Monday’s need-to-know money news

Today’s top story: What to do with those savings bonds you received as a kid. Also in the news: Teaching your kids about personal finance, tips on becoming debt free in 2014, and when you can finally say goodbye to the old debt lingering on your credit report. Zemanta Related Posts Thumbnail

What to Do With a Childhood Savings Bond
Is it time to cash in every child’s least favorite gift?

Kids and Money: New online sites help manage personal finances
Teaching kids about personal finance doesn’t have to be a chore.

5 Tips for Becoming Debt Free in 2014
Make this the year you vanquish your debt.

When does old debt fall off credit report?
Saying goodbye to that old credit card from seven years ago.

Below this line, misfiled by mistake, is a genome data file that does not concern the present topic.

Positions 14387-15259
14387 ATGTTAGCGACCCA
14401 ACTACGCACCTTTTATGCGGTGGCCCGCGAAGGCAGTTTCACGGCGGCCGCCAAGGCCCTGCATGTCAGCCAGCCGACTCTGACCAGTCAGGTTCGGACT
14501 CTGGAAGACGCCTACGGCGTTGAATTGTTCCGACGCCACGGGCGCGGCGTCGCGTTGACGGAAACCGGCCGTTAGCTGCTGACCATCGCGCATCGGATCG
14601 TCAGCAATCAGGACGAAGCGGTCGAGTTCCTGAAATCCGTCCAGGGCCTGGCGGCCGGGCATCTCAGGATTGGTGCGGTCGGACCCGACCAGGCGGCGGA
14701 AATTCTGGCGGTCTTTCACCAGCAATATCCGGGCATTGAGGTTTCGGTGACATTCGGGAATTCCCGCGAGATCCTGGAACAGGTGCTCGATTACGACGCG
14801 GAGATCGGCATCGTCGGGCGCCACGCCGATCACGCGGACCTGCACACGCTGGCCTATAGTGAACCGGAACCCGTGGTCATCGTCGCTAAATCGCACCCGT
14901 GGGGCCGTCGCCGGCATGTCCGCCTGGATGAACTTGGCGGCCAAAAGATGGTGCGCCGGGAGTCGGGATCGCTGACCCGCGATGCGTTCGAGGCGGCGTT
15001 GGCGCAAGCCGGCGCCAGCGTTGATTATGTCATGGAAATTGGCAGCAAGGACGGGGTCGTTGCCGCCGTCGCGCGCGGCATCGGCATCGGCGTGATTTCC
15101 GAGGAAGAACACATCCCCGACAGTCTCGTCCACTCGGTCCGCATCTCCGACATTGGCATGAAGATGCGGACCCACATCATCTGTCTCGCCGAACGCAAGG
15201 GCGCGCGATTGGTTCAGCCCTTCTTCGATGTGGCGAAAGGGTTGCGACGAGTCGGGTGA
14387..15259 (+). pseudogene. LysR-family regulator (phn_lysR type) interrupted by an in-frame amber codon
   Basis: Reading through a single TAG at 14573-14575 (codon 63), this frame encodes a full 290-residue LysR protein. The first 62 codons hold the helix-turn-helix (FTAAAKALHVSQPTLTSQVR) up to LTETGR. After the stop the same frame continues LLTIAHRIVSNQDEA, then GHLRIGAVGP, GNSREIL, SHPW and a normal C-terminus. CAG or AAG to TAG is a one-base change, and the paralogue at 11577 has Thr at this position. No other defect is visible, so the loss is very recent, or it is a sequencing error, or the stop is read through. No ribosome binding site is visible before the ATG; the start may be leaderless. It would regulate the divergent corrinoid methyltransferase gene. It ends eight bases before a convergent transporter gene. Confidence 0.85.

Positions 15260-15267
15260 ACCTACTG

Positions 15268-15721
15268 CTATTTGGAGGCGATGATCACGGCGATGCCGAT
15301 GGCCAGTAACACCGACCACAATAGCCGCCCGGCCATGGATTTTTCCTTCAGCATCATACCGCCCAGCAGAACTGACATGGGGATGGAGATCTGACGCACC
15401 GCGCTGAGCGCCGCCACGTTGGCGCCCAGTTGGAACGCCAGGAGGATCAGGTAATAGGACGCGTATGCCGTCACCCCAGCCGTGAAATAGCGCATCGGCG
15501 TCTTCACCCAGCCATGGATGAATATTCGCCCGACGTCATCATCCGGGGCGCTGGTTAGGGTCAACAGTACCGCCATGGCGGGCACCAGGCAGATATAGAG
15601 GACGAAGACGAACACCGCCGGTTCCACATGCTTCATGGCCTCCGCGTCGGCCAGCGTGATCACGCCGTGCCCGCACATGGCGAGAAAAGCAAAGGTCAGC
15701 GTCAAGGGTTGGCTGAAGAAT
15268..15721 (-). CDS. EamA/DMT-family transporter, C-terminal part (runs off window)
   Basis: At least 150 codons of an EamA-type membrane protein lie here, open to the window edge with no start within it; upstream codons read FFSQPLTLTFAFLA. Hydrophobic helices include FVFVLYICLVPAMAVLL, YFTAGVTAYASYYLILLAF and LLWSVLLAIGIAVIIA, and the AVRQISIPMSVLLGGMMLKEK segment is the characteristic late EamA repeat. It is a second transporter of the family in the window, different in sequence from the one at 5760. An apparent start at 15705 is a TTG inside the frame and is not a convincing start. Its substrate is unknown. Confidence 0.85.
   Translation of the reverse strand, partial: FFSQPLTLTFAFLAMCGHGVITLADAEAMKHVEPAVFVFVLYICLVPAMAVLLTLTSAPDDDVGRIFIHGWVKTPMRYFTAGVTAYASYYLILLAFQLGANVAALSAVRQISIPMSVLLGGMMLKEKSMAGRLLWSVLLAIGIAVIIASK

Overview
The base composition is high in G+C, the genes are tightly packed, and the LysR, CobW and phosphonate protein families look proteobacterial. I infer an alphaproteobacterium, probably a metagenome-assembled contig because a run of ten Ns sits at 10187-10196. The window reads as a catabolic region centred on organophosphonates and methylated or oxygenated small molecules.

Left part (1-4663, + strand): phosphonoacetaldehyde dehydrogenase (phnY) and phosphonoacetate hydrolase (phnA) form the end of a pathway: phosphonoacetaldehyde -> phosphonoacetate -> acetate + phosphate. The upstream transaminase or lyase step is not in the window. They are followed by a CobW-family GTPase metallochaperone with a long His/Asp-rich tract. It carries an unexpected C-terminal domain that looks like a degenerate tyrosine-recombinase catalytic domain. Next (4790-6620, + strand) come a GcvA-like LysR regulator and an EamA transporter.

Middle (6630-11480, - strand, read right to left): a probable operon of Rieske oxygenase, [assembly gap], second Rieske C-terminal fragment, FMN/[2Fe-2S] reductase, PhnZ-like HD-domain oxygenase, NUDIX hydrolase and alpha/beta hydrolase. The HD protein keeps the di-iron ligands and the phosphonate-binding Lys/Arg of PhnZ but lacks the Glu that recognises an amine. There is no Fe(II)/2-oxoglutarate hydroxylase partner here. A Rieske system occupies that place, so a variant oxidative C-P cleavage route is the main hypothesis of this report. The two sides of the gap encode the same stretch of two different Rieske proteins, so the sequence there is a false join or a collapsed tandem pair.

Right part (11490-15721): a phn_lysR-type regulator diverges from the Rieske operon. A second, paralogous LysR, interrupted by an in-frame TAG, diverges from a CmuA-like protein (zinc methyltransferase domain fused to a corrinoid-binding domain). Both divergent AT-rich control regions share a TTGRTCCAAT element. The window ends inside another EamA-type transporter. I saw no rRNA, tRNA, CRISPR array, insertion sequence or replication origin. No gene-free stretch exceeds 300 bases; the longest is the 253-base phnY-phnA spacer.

Don’t Be a Victim of Fraud: 9 Simple Ways to Protect Your Financial Data
Keeping your data safe from exploitation.

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  1. A couple of important pieces of information that I was disappointed not to see in the savings bond article:

    It’s possible that your bonds are earning interest at a rate that’s all but impossible to find anywhere else these days. Almost all of the bonds I have from my childhood – EE bonds issued between 1986 and 1995 – are earning 4%. It would be foolish to cash them in and lose out on that interest rate unless I really needed the money now, which I don’t.

    Bonds that were issued in 1997 (or not long after) have their “original maturity date” coming up, at which point they’ll get a one-time bump in value up to their face value (double their purchase price). It pays to hold onto bonds until they reach original maturity if you can.

    You can convert paper bonds into electronic bonds, which are easier to manage (and harder to lose!) – the Treasury Direct website tells you how.